Why does the name "Gogol" have special meaning for Ashoke in "The Namesake"?

Expert Answers

An illustration of the letter 'A' in a speech bubbles

The name Gogol is extremely significant to Ashoke in The Namesake . Ashoke gives his son the name Gogol, and at first, the naming is portrayed as somewhat arbitrary. Ashoke and his wife Ashima, a recent immigrant from India, are at the hospital and are told they cannot take the...

See
This Answer Now

Start your 48-hour free trial to unlock this answer and thousands more. Enjoy eNotes ad-free and cancel anytime.

Get 48 Hours Free Access

The name Gogol is extremely significant to Ashoke in The Namesake. Ashoke gives his son the name Gogol, and at first, the naming is portrayed as somewhat arbitrary. Ashoke and his wife Ashima, a recent immigrant from India, are at the hospital and are told they cannot take the boy home until he is named. According to Indian tradition, an elder on Ashima's side of the family is meant to name the child, but they have not received her letter. Having to adhere to the American rules and name the child, they go with "Gogol" at Ashoke's suggestion.

Ashoke chooses the name because Nikolai Gogol is his favorite writer, but also because he was reading a collection of Gogol stories on a train one night when he was involved in a horrific accident. Many people were killed and Ashoke himself was seriously injured. After a long and painful recovery, Ashoke decides to move to the United States and pursue his career goals, as well as his desire to travel. Ashoke credits his survival of the train crash with the fact that he was up reading the book and that he was holding it when he was discovered alive in the wreckage.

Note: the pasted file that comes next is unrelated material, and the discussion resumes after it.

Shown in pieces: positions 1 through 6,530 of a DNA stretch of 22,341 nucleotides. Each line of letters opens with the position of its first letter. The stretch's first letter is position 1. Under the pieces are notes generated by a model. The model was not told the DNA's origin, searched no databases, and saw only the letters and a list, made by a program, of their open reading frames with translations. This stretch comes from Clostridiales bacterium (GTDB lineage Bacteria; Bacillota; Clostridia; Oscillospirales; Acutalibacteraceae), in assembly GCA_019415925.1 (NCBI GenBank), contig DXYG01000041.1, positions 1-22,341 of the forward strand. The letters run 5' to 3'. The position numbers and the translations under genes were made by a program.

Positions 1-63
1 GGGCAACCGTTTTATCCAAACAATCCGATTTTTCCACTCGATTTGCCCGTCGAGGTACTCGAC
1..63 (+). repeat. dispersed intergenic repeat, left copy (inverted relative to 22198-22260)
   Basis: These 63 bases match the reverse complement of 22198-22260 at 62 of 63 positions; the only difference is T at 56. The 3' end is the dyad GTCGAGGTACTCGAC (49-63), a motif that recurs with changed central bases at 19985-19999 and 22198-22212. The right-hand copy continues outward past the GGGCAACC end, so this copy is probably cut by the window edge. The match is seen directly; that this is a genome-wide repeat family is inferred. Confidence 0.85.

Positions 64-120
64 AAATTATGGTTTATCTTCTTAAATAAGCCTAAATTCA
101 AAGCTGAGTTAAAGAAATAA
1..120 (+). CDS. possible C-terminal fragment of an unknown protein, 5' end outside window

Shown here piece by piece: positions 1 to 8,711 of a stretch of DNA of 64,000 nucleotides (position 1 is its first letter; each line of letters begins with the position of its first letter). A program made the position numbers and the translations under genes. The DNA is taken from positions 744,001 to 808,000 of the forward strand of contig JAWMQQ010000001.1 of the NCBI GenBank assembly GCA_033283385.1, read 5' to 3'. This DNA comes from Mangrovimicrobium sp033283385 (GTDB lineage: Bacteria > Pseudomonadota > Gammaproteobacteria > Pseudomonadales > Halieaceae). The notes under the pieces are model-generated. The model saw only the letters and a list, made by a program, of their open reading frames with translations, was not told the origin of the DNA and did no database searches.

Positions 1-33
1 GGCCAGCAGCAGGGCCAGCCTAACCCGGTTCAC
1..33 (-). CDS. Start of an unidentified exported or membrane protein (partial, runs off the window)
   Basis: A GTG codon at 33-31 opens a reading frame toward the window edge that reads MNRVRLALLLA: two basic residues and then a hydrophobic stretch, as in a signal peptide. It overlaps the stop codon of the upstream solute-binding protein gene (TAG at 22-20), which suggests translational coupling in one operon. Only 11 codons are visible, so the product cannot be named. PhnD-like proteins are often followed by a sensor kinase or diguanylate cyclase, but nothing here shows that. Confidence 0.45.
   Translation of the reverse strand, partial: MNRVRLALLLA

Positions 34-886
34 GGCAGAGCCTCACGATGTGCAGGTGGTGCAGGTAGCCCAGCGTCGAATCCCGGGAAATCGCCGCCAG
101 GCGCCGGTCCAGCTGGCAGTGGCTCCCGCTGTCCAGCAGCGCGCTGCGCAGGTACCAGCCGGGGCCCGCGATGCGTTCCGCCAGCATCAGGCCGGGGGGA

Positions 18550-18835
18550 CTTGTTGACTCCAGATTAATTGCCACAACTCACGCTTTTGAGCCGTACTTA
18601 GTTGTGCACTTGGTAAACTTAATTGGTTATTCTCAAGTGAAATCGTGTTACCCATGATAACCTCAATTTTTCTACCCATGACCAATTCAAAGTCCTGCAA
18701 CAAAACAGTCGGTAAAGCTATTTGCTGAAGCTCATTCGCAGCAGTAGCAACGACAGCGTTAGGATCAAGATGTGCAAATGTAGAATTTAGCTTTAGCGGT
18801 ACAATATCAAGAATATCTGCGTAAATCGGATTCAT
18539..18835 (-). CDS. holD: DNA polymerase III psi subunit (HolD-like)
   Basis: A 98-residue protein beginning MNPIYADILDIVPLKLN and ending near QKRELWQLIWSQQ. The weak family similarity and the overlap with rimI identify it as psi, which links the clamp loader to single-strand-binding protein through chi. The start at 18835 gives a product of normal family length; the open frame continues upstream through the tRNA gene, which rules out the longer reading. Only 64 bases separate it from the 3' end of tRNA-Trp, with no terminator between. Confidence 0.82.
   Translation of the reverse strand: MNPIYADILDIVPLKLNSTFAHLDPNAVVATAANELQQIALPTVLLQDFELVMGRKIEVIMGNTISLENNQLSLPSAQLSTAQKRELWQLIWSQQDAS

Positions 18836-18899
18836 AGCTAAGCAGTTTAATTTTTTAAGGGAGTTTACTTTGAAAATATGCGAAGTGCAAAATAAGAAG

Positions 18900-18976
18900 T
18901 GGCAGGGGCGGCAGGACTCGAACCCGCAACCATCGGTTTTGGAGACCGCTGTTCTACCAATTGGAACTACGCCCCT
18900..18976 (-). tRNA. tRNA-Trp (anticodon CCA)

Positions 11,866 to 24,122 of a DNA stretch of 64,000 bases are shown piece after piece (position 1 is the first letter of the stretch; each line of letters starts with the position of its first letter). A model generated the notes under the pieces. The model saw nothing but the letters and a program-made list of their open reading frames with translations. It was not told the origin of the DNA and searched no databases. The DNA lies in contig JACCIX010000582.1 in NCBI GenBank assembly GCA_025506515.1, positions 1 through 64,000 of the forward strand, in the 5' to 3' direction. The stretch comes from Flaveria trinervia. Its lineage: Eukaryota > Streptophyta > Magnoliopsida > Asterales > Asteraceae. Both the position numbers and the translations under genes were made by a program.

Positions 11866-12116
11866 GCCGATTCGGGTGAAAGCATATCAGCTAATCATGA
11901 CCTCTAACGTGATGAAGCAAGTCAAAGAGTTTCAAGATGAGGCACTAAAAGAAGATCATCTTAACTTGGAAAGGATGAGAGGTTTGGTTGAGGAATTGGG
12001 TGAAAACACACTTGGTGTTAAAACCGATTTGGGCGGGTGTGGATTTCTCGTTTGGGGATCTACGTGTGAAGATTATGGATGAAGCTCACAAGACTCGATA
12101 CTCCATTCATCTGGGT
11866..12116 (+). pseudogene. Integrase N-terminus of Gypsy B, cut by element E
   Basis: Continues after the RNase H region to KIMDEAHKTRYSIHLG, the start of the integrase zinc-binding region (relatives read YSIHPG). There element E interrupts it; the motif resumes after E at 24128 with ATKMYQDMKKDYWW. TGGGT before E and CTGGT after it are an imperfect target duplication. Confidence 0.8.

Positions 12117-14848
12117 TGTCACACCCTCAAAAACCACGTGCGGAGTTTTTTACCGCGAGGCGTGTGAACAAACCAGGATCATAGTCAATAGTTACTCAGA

Ashoke sees Gogol as symbolic of his survival and rebirth. He tells his son that the name reminds him of how wonderful his life became after the crash, through his marriage, children, and career. The name is a source of tension between father and son for much of Gogol's life, and when he hears why he was named after the writer, he feels upset that his father is reminded of a near-death experience every time he sees or thinks of his son. Of course, that was never Ashoke's intention, and it takes a long time, and even Ashoke's death, for Gogol to come to terms with his name's significance. He starts to embrace it by the end of the novel when he begins to read the Gogol short story collection that his father gifted him when he (Gogol) was a teenager.

Approved by eNotes Editorial Team
An illustration of the letter 'A' in a speech bubbles

The name has special meaning to Ashoke for various reasons. The first is because it is the last name of one of his favorite Russian authors. When he was 22 years old he was in a terrible train wreck in which he almost died. He was clutching a page of from "The Overcoat," a short story written by Nikolai Gogol. The only reason that the rescuers saw him was because he held up the hand that was holding the page and the page fell.

Another reason he feels a connection to the author Gogol is because both he and Nikolai Gogol spent most of their "adult life outside of [their] homeland". Ashoke tells his son this when he gives him the collected stories of Nikolai Gogol for his 14th birthday, which includes "The Overcoat."

He chose to name his son Gogol because his son represented the second miracle in his life, the first miracle being that he survived the accident.

Approved by eNotes Editorial Team
An illustration of the letter 'A' in a speech bubbles

The only real significance the name "Gogol" has in this book is that when faced with having to give his newborn son a name in order to take him home from the hospital, Ashoke Ganguli used the first name that popped into his head.

When he was younger and still living in India, Ashoke survived a train wreck. The only thing he was able to salvage from his belongings was a tattered copy of Gogol's novel "The Overcoat." For some reason, that name stuck in his memory, and that's what he named his son.

Approved by eNotes Editorial Team